5. Tomoko Matsukawa & Odo Habeck, 2007. "Review of Risk Mitigation Instruments for Infrastructure Financing and Recent Trends and Developments," World Bank Publications, The World Bank, The World Bank, number 6778, February.
  6. Simeon Inidayo Ajayi, 1997. "An Analysis of External Debt and Capital Flight in the Severely Indebted Low Income Countries in Sub-Saharan Africa," IMF Working Papers, International Monetary Fund 97/68, International Monetary Fund.
  7. Jian-Ye Wang, 2007. "What Drives China's Growing Role in Africa?," IMF Working Papers, International Monetary Fund 07/211, International Monetary Fund.
  8. Dilip Ratha & William Shaw, 2007. "South-South Migration and Remittances," World Bank Publications, The World Bank, The World Bank, number 6733, February.
  9. Richard Cantor & Frank Packer, 1996. "Determinants and impact of sovereign credit ratings," Economic Policy Review, Federal Reserve Bank of New York, Federal Reserve Bank of New York, issue Oct, pages 37-53.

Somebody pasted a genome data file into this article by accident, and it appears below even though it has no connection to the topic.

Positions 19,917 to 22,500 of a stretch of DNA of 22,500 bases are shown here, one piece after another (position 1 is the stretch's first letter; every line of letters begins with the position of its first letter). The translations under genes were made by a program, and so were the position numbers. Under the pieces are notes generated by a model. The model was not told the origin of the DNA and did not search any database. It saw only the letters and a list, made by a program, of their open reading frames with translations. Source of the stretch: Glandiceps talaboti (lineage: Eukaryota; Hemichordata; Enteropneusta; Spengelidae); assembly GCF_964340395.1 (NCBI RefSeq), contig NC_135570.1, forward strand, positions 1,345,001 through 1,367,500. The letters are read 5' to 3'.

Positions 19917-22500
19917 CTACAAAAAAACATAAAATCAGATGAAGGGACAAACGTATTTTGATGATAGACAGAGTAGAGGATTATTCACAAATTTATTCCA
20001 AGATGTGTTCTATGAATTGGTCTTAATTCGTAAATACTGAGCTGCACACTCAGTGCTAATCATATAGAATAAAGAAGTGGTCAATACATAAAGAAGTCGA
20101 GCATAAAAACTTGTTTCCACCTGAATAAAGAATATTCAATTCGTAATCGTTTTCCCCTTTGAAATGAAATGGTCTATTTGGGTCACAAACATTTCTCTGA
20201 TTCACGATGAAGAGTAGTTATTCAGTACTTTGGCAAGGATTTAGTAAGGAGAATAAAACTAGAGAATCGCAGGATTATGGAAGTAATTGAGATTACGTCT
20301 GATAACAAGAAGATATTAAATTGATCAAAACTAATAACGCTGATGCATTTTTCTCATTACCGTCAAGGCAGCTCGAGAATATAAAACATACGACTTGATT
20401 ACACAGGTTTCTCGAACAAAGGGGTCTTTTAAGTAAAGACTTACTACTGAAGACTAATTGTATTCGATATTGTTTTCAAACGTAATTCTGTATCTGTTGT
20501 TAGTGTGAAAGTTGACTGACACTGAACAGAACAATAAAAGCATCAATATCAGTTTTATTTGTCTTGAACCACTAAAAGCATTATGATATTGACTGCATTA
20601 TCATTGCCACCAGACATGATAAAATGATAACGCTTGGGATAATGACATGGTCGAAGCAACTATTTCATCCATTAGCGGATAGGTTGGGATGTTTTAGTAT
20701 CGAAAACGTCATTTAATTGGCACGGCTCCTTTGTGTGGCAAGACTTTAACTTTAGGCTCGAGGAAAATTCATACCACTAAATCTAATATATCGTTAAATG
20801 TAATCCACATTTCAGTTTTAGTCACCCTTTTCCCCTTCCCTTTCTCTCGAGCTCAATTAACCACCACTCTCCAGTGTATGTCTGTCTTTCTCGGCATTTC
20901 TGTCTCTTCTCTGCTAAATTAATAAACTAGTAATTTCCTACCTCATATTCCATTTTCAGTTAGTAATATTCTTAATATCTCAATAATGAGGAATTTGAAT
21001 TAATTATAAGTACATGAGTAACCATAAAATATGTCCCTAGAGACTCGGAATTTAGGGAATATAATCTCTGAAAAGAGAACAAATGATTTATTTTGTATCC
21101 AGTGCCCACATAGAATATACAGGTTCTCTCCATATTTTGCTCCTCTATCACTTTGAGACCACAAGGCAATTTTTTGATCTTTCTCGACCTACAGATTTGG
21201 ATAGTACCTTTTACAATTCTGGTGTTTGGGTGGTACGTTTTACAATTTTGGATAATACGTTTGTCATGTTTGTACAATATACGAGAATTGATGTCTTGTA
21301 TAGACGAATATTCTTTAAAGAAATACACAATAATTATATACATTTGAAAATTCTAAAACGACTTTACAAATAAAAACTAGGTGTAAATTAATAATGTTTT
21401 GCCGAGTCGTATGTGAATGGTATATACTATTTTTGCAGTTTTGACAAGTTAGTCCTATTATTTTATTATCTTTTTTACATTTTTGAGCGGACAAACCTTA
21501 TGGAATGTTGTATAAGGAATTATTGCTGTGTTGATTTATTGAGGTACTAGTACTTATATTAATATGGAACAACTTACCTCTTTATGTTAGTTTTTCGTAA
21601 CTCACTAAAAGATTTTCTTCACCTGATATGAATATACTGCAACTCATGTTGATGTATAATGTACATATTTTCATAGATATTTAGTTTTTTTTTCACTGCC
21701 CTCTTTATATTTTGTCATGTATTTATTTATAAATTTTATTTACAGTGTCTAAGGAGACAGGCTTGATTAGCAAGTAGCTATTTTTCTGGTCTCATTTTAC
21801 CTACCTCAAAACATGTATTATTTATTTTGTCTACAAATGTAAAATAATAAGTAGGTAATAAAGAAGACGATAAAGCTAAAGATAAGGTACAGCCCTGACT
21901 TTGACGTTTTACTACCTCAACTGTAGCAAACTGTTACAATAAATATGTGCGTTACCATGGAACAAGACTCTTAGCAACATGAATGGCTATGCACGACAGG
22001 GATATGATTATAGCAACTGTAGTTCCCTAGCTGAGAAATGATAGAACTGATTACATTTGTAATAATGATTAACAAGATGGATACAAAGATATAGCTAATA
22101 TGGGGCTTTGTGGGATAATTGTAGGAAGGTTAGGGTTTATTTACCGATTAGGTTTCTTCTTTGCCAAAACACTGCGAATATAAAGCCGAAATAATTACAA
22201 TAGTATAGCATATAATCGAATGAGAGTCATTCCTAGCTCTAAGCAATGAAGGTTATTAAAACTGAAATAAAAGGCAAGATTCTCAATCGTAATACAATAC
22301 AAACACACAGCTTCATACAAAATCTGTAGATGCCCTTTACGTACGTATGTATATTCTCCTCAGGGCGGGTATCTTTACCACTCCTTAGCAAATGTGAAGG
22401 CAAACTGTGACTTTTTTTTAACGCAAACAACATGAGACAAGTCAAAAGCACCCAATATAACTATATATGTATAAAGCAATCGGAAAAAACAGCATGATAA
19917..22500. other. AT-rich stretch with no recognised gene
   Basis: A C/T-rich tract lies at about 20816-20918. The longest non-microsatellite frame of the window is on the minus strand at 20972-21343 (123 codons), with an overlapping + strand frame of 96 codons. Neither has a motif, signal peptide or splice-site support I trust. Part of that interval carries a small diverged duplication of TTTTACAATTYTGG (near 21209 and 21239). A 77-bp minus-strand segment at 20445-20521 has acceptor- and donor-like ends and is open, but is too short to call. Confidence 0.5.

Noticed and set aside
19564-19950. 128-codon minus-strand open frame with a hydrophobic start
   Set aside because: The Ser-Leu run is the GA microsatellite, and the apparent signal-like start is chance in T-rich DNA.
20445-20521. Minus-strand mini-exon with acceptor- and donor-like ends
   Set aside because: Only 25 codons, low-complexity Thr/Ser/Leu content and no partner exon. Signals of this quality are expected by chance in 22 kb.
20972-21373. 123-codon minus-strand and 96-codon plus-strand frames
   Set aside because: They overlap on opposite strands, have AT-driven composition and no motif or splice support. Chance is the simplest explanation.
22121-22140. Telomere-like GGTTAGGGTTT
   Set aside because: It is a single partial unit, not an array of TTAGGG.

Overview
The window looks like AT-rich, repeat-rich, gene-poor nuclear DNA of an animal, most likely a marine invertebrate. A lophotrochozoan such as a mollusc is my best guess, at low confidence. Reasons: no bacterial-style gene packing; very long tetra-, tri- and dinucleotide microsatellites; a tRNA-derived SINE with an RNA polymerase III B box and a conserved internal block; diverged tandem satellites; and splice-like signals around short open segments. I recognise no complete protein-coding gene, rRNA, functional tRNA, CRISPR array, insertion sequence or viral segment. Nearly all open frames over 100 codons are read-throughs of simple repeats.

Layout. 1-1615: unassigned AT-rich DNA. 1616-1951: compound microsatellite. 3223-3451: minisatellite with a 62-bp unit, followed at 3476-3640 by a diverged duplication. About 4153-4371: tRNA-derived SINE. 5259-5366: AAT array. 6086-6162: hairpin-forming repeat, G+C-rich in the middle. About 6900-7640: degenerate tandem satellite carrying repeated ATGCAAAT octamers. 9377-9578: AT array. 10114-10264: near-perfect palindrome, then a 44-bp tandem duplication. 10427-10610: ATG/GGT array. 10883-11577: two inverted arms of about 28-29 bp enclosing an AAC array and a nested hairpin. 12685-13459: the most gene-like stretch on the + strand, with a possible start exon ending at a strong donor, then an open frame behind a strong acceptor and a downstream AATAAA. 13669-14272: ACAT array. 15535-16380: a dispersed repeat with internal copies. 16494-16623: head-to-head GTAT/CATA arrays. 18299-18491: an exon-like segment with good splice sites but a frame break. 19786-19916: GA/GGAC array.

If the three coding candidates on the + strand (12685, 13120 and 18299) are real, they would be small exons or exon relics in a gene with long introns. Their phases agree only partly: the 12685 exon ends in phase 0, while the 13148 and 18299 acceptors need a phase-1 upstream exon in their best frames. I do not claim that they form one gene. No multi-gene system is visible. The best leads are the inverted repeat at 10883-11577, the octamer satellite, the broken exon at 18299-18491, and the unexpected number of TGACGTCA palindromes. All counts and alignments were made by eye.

10. Raghuram Rajan & Arvind Subramanian, 2005. "Aid and Growth," IMF Working Papers, International Monetary Fund 05/127, International Monetary Fund.
  11. Andrew Powell & Dilip Ratha & Sanket Mohapatra, 2002. "Capital Inflows and Capital Outflows: Measurement, Determinants, Consequences," Business School Working Papers, Universidad Torcuato Di Tella veinticinco, Universidad Torcuato Di Tella.
  12. Léonce Ndikumana, 2002. "Public Debts and Private Assets:Explaining Capital Flight from Sub-Saharan African Countries," Working Papers, Political Economy Research Institute, University of Massachusetts at Amherst wp32, Political Economy Research Institute, University of Massachusetts at Amherst.
  13. Kapoor, Sony & Hillman, David & Spratt, Stephen, 2007. "Taking the Next Step - Implementing a Currency Transaction Development Levy," MPRA Paper, University Library of Munich, Germany 4054, University Library of Munich, Germany.
  14. Mohammed Salisu, 2005. "The Role of Capital Flight and Remittances in Current Account Sustainability in Sub‐Saharan Africa," African Development Review, African Development Bank, African Development Bank, vol. 17(3), pages 382-404.